Ask Angela: I want an apartment with no booze and no boys

By Angela Trusty, For the Deseret News

Published: Fri, Sept. 5, 2014, 5:00 a.m. MDT

 Angela Trusty responds to a reader who is concerned about her living situation.

Angela Trusty responds to a reader who is concerned about her living situation.


Dear Angela,

I recently moved into an apartment where the listing specified, “Looking for women with LDS standards.” I met the girls and moved in believing the other roommates in the apartment would be adhering to the Law of Chastity and Word of Wisdom. But it’s been nothing but booze and boys since day one.

All of the other girls have lived here for at least a year and as the new girl in the house, I don’t feel like it’s my place to change how they live. But I feel very uncomfortable and I’d like to live in a place that is and feels peaceful and clean. I’ve signed the lease, I’m obligated to live here for at least a year, but I’m feeling like I can’t make it another minute. Help?


New Roommate

Dear New Roommate,

I don’t blame you, and while you’re right — you can’t change how they live — you still have options in this situation.

Option No. 1

Talk to your roommates. It may be uncomfortable to talk to all of them at once so I’d speak with whoever was your main contact during your initial move-in. Tell her in an honest (not condemning) way that the living conditions aren’t working for you so you’re looking to move someplace else.

Offer to sell your contract on your own (you can use KSL.com or Craigslist or even Facebook to do this) but give her the option of choosing your replacement. Since you’ve signed a lease, I would also talk to your landlord to make sure you're aware of all of your legal and financial obligations.

Option No. 2

Have a roommate “family home evening” to discuss house expectations and etiquette. Use some of the time to talk about what’s not working for you and collaboratively come up with ways to improve. There’s a chance that other roommates are feeling similar discomfort but aren’t sure how to bring it up. This meeting could be really positive and could be the catalyst in creating that clean and peaceful environment that you’re looking for.

If option No. 2 doesn’t work, you can always go back to Option No. 1.

Remember that these things happen, it may feel really stressful and dramatic but it doesn’t have to be. Be kind, calm and honest and whatever you choose, the Spirit will help out.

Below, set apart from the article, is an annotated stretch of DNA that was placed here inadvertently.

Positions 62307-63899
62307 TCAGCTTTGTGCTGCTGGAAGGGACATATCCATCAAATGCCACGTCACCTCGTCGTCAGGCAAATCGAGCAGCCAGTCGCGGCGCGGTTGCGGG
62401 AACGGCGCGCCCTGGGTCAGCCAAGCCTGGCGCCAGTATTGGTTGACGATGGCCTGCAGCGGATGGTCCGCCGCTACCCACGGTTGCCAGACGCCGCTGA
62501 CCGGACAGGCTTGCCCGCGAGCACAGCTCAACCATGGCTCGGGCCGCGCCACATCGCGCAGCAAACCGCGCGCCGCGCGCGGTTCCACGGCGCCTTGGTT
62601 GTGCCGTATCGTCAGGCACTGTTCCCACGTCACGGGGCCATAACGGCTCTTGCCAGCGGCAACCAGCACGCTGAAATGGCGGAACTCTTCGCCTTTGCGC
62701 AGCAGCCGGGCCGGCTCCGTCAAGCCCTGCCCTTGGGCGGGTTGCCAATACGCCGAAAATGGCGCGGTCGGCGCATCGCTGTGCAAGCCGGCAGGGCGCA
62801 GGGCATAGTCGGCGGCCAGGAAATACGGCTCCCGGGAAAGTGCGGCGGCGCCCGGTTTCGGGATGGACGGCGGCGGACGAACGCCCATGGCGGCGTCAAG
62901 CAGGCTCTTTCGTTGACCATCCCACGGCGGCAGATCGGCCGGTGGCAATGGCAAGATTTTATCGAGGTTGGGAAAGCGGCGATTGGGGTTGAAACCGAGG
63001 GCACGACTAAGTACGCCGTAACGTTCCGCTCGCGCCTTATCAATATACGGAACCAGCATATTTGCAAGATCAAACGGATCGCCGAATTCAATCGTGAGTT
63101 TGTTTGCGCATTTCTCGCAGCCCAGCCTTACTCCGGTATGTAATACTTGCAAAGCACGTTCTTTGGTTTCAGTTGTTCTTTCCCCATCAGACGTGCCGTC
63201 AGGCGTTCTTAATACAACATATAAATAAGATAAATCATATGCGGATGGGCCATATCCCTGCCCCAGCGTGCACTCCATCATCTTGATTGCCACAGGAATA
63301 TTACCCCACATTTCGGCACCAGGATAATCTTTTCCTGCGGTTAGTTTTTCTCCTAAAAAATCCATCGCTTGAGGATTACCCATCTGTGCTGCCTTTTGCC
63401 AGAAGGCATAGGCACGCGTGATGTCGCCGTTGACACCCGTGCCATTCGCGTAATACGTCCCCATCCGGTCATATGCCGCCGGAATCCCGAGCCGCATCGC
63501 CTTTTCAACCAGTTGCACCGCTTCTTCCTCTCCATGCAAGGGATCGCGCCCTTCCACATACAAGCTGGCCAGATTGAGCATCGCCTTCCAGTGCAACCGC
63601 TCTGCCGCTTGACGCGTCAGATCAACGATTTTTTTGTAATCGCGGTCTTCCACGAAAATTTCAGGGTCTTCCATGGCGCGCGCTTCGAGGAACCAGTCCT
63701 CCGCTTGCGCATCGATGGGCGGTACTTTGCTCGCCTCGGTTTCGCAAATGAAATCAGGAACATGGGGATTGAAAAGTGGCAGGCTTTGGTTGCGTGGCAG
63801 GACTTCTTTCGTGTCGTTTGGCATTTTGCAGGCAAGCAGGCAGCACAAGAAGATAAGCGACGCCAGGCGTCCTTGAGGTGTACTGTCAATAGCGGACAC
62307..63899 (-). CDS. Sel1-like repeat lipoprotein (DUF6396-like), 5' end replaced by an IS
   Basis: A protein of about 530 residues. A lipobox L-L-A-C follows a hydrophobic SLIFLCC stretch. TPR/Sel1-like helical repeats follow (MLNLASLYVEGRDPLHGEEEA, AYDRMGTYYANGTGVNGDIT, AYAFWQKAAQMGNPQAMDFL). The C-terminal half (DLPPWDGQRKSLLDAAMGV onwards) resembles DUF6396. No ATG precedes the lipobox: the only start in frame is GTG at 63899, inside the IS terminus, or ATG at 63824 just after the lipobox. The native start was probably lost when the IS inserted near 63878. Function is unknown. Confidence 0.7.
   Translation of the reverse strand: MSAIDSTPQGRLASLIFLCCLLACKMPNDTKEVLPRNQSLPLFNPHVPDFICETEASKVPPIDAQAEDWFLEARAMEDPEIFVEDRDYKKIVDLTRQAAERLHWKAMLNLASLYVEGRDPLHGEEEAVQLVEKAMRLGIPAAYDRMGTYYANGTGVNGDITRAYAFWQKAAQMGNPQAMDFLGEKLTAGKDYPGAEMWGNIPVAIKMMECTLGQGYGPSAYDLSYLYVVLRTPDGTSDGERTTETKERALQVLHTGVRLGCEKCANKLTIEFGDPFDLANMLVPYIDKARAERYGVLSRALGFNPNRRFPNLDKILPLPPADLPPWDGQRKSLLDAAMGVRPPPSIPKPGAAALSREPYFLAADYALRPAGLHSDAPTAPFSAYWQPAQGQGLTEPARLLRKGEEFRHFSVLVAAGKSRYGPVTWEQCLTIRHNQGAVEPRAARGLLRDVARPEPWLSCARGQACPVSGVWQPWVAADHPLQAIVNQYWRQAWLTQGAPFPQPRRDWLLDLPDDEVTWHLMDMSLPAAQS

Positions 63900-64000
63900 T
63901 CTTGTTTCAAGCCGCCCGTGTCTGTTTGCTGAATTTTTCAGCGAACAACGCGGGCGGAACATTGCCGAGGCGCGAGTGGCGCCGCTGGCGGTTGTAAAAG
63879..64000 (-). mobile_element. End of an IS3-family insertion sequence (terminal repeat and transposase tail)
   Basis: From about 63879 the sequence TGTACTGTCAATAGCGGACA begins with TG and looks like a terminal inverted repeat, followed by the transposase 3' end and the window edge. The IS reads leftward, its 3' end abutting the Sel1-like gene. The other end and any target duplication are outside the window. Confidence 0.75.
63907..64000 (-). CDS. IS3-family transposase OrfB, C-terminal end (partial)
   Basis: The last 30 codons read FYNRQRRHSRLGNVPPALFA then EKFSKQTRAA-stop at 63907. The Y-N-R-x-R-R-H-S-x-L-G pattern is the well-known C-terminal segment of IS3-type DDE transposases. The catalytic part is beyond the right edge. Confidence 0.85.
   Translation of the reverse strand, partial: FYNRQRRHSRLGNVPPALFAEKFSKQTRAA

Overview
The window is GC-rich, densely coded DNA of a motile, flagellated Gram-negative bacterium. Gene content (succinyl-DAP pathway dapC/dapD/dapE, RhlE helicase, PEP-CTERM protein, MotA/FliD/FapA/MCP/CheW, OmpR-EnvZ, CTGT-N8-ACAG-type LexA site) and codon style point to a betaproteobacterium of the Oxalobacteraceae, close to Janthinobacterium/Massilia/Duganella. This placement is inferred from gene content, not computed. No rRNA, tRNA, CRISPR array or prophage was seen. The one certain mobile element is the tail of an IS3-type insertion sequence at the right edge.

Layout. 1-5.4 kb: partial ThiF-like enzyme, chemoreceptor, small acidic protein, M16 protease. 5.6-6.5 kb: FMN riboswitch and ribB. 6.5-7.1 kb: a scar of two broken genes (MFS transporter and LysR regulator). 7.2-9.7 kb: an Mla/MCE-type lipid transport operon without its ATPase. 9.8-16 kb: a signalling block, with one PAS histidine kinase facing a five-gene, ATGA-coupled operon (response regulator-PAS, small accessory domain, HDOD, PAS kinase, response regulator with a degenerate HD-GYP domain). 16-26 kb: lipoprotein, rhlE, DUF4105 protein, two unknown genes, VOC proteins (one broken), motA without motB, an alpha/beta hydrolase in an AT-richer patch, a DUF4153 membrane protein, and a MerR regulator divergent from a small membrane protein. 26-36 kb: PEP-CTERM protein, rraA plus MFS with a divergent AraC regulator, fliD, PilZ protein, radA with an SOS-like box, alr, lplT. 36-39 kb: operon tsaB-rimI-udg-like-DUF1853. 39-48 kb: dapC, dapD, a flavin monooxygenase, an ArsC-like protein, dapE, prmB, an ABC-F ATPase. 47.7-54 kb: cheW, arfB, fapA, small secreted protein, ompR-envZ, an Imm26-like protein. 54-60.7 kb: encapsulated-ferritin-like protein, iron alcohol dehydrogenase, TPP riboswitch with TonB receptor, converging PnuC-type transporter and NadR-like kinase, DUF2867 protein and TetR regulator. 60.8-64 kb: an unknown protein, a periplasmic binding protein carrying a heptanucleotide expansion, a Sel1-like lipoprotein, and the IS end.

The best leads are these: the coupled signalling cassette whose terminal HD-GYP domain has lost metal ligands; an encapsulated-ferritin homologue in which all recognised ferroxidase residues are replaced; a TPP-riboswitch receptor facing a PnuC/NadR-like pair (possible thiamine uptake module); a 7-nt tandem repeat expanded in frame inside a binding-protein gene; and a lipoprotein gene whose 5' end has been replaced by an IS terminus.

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Angela Trusty is a millennial writer who lives and writes about the young single adult Mormon experience. Twitter: askange_column

1. Coyoteghost
Saint George, UT,
Sept. 5, 2014

As a grandfather with a beautiful, sparkling, LDS grand-daughter entering the U this year I congratulate you on your well-reasoned suggestions.

2. Doklove
Quincy, IL,
Sept. 5, 2014

While I agree with Angela's advice on how to resolve the situation, I also think that the contract was signed under false pretenses. If the ad states that they are Seeking someone with LDS standards- it is a reasonable expectation and assumption that LDS standards are going to be observed. There can be a lot of interpretations of what LDS standards mean on some issues, but immorality and alcohol are pretty clear standards of the church. If the Angela's advice doesn't produce results, I wouldn't hesitate to point this out and demand out of your contract.

3. Dot
Smithfield, UT,
Sept. 5, 2014

This happens so much in Utah -- and elsewhere -- to church members. When we lived out of state, we knew a gal who joined the church in high school. She was so excited to come to Utah and live in Orem and go to one of the universities there and moved into an apartment. She came back home after the first semester because the gals were such bad examples. I know this happens everywhere, and not just today. Fifty years ago it happened too because I lived in an apartment with two gals who frequently brought their boyfriends home for the night. It was a hard situation to live in and thank goodness I only lived there for 7 months. Sad to say, none of us were brave enough to bring it up with the other roommates. Don't be afraid. Be bold and do it. You are paying the same rent/utilities they are and your wishes have to be considered as much as their's!

4. toosmartforyou
Farmington, UT,
Sept. 5, 2014

Consider finding an apartment and then some roommates that share your desires. Be proactive and find a better place. Then everyone will be happier. No need to lower your standards with associated guilt and stress, just take positive steps to live the way you choose. Surely there are others that fit your situation----you just need to find a couple of them and move in together.

It wouldn't hurt to let the landlord know why you're moving out, either. They may not be aware of what is happening.

5. george of the jungle
goshen, UT,
Sept. 5, 2014

I think that the odds of a really bad guy going in, is pretty good, do what you need to do to keep yourself safe. Why risk it.